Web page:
To vax or not to vax

Article published 27 July 2020

To vax or not to vax

ANTI-VAXXERS are opposed to vaccinations because they believe that vaccinations harm people. Obviously in a free democratic country anti-vaxxers are entitled to this opinion and they are also entitled to try and convince others that they are right in holding this opinion.

However, there is no scientific evidence that vaccines don’t do exactly what they are meant to do: protect people’s health.

Vaccinations save lives and have eradicated some of the world’s most dangerous diseases. Dr Nespolon, the President of the Royal Australian College of General Practitioners, describes vaccines as “one of the greatest success stories of modern medicine”.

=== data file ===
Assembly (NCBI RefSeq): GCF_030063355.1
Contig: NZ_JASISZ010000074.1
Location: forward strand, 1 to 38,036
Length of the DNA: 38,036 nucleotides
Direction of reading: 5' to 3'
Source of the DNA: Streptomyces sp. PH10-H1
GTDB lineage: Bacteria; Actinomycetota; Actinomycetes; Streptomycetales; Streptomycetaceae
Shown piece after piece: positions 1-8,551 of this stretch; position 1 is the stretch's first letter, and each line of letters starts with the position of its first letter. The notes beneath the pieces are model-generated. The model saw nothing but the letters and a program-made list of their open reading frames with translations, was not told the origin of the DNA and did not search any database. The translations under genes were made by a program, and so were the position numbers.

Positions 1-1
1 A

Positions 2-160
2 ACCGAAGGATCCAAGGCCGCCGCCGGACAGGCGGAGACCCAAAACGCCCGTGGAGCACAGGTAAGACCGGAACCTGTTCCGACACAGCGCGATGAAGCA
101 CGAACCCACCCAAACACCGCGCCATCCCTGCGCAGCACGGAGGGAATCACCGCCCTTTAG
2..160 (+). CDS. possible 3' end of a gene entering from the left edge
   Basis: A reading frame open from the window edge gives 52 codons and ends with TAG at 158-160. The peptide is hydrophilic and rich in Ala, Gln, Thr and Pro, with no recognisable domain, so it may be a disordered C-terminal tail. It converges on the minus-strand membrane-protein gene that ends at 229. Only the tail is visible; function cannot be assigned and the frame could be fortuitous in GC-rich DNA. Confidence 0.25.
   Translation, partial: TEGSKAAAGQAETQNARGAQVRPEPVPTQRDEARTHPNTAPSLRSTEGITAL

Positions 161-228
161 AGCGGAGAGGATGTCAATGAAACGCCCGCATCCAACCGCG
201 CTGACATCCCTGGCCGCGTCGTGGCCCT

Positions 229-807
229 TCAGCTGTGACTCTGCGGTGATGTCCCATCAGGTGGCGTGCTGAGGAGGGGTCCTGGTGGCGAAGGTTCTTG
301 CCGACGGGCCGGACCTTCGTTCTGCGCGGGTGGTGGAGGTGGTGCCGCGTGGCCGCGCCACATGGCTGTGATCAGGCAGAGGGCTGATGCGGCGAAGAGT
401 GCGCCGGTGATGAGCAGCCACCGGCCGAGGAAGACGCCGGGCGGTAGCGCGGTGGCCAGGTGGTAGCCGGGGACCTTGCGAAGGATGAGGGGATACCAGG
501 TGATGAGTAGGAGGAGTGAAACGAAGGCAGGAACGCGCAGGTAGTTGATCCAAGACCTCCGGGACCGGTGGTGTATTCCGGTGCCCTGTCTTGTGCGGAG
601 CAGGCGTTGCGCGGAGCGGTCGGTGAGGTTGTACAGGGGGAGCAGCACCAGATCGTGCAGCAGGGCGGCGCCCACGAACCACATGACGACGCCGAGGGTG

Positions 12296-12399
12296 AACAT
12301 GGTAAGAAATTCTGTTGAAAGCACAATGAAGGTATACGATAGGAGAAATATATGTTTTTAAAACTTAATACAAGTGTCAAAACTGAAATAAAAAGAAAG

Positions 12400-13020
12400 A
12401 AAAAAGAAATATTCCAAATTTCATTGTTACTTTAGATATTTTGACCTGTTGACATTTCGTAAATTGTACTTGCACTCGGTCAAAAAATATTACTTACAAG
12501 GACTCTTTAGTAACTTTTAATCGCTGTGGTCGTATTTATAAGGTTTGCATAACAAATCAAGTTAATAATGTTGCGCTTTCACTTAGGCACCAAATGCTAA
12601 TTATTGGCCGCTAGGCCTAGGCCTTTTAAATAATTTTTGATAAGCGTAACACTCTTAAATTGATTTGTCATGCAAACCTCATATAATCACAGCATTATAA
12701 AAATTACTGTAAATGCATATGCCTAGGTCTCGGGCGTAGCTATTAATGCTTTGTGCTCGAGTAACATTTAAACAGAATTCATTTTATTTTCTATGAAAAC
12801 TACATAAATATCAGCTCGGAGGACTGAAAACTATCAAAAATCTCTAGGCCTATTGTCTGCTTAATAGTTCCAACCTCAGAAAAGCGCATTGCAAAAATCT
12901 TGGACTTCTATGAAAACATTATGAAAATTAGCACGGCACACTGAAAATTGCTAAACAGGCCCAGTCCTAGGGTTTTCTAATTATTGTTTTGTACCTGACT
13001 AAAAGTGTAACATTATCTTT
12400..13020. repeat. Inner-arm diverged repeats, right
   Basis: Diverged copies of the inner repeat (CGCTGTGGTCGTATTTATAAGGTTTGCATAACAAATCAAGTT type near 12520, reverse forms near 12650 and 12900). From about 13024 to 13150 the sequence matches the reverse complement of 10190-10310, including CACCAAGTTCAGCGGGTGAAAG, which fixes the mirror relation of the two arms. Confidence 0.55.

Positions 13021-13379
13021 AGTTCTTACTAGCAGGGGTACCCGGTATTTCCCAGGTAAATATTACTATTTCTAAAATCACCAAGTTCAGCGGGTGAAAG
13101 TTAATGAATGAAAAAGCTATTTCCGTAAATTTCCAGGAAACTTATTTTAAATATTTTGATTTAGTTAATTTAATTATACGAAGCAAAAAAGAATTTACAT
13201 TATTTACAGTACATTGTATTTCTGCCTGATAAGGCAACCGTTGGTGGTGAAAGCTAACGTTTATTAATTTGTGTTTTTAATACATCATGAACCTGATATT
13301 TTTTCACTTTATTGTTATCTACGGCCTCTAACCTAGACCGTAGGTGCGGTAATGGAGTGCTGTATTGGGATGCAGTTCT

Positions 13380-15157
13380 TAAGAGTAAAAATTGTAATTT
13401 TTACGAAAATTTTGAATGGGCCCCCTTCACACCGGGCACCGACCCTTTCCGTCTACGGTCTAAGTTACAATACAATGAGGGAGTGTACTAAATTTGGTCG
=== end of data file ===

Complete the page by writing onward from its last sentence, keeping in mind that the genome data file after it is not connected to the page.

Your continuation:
It is very concerning therefore that members of the federal Parliament report having received hundreds of letters from anti-vaxxers claiming that a COVID-19 vaccine, which has not been developed as yet, would harm Australians.

Vaccinations generally protect individuals and entire societies. When enough people get vaccinated, it is less likely for a person to contract a dangerous disease. For example, polio is no longer a threat to societies that vaccinate.

When large numbers of people vaccinate, people who are too ill to get vaccinated are protected as the disease is not around and is less likely to be spread.

As anti-vaxxers are becoming more vocal, it is more important than ever that we keep working together to convince people not to turn their back on vaccinations.

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